Dentist Castle Rock Dental Sealants
Sealants are thin, plastic coatings painted on the chewing surfaces of the back teeth. Sealants are put on in dentists’ offices, clinics, and sometimes in schools. Getting sealants put on is simple and painless. Dental sealants are thin plastic coatings that are applied to the grooves on the chewing surfaces of the back teeth to protect them from tooth decay. Most tooth decay in children and teens occurs on these surfaces. The dental sealants are plastic resins and they can be bonded into the fissures and pits of the tooth to make the tooth surface smooth; this will facilitate the bristles of the tooth brush to access all areas of your tooth and remove the plaque thereby preventing tooth decay says Dentist Castle Rock. The teeth that are likely to be benefited by the application of this plastic coating are the permanent molars. It is ideal if you get the sealant applied immediately after the eruption of teeth and this will prevent tooth decay. Another problem that you could face is that the thickness of the enamel layer in the fissures and pits is lesser than that in the other parts of the tooth. This means that this area is not only susceptible for cavity formation but also the cavities will penetrate the enamel layer in a shorter period.
A sealant is a plastic material that is usually applied to the chewing surfaces of the back teeth—premolars and molars. This plastic resin bonds into the depressions and grooves (pits and fissures) of the chewing surfaces of back teeth. The sealant acts as a barrier, protecting enamel from plaque and acids explains Dentist Castle Rock. The tooth is then washed off and dried. Then, the sealant is painted on the tooth. The dentist or dental hygienist also may shine a light on the tooth to help harden the sealant. It takes about a minute for the sealant to form a protective shield. Sealants can only be seen up close. Sealants can be clear, white, or slightly tinted, and usually are not seen when a child talks or smiles. Thorough brushing and flossing help remove food particles and plaque from smooth surfaces of teeth. But toothbrush bristles cannot reach all the way into the depressions and grooves to extract food and plaque. Sealants protect these vulnerable areas by “sealing out” plaque and food. Applying sealants does not require drilling or removing tooth structure. The process is short and easy. After the tooth is cleaned, a special gel is placed on the chewing surface for a few seconds.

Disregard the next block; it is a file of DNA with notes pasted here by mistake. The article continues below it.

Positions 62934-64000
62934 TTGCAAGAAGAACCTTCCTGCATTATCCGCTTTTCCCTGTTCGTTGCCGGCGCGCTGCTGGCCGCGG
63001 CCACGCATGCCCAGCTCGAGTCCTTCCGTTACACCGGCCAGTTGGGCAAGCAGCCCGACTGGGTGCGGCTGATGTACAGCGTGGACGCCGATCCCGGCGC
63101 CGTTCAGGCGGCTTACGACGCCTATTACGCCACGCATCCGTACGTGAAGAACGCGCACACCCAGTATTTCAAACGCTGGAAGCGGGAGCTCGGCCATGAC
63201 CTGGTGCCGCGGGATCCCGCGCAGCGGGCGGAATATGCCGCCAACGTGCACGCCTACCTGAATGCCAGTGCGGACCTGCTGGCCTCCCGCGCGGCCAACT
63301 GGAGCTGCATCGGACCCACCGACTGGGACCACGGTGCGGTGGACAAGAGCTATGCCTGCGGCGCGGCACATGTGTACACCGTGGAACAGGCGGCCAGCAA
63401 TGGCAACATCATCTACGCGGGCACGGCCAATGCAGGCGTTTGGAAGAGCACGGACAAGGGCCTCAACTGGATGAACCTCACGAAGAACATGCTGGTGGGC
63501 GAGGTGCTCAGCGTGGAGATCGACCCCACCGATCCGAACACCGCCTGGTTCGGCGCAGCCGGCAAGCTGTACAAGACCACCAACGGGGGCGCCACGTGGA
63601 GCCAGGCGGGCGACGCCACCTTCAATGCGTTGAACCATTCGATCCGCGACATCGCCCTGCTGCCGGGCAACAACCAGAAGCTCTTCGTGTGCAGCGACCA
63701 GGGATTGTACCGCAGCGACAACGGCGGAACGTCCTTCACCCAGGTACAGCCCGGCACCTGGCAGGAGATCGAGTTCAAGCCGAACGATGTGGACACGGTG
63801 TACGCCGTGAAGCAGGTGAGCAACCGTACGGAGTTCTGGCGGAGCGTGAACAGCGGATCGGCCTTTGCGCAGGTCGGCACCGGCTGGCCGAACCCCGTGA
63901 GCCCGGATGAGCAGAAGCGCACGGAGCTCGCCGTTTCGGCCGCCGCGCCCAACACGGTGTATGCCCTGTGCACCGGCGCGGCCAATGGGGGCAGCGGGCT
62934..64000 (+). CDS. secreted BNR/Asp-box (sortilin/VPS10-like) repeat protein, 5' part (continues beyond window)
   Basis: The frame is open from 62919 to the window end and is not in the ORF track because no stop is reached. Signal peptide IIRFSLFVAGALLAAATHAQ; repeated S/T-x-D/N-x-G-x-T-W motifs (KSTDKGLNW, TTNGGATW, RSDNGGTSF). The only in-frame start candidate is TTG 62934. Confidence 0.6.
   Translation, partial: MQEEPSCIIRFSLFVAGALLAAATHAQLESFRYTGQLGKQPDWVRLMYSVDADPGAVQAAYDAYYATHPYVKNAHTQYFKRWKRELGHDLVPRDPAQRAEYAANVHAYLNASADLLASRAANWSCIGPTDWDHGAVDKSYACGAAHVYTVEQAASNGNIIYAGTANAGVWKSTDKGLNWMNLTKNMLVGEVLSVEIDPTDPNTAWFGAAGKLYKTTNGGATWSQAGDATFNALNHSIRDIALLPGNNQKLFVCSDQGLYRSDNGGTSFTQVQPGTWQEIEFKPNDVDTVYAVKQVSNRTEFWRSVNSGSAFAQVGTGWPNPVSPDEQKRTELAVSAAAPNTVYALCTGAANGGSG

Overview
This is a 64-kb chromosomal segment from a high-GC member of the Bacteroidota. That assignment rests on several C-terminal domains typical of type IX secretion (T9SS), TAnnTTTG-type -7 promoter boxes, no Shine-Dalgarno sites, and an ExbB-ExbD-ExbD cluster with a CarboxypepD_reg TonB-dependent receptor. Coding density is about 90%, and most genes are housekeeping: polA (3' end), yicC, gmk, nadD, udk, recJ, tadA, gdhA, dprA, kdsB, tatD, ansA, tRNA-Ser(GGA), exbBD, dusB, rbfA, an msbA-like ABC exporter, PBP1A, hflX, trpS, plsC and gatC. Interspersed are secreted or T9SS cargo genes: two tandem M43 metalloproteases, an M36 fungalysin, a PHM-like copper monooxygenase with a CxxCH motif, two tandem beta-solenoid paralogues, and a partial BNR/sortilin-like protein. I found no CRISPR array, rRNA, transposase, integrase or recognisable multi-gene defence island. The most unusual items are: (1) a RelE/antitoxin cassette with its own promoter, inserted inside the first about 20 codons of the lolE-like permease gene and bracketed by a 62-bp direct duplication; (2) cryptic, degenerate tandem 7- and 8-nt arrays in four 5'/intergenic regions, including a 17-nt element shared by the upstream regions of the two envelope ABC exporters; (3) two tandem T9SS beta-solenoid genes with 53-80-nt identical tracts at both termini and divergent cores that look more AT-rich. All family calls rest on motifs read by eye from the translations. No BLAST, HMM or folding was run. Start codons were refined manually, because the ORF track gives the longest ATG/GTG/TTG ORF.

Sealants for Kiddos
Children should get sealants on their permanent molars as soon as the teeth come in — before decay attacks the teeth. The first permanent molars — called “6 year molars” — come in between the ages of 5 and 7. The second permanent molars — “12 year molars” — come in when a child is between 11 and 14 years old. Other teeth with pits and grooves also might need to be sealed. Teenagers and young adults who are prone to decay may also need sealants. The likelihood of developing pit and fissure decay begins early in life, so children and teenagers are obvious candidates. But adults can benefit from sealants as well. Key ingredients in preventing tooth decay and maintaining a healthy mouth are twice-daily brushing with fluoride toothpaste; cleaning between the teeth daily with floss or interdental cleaners; eating a balanced diet and limiting snacks; and visiting your dentist regularly. Ask your Dentist Castle Rock about whether sealants can put extra power behind your prevention program. Your dentist might think it is a good idea, especially if your child’s baby teeth have deep pits and grooves. Baby teeth save space for permanent teeth. It is important to keep baby teeth healthy so they don’t fall out early. Sealant application is a preventive process whereas filling is the treatment carried out after your tooth is damaged because of tooth decay. Filling weakens your tooth because every time filling is done the dentist drills your teeth. You can save money, time and discomfort with dental sealants as compared to fillings.
Lifetime for Sealants
Sealants can last up to 10 years. But they need to be checked at regular dental check-ups to make sure they are not chipped or worn away. The dentist or dental hygienist can repair sealants by adding more sealant material. What if a small cavity is accidentally covered by a sealant? The decay will not spread, because it is sealed off from its food and germ supply explains Dentist Castle Rock. Sealants have been around since the 1960s. Studies by the National Institute of Dental and Craniofacial Research and others led to the development of dental sealants and showed that they are safe and effective. Sealants are not new, but many people still do not know about sealants. In fact, fewer than 25 percent of children in the United States have sealants on their teeth. Risks in sealants are because most of the sealant materials contain BPA – Bisphenol A – and this is an endocrine disruptor that causes negative health effects. FDA is also concerned about its exposure to fetuses, children and infants. However, recent studies have shown that the dental sealants can be used safely on kids as long as the dentists ensure that all the residues of the sealants are rinsed or wiped out after application. On the other hand the researchers of this study are of the opinion that using sealants on pregnant women is to be avoided as far as possible unless the treatment is an absolute necessity.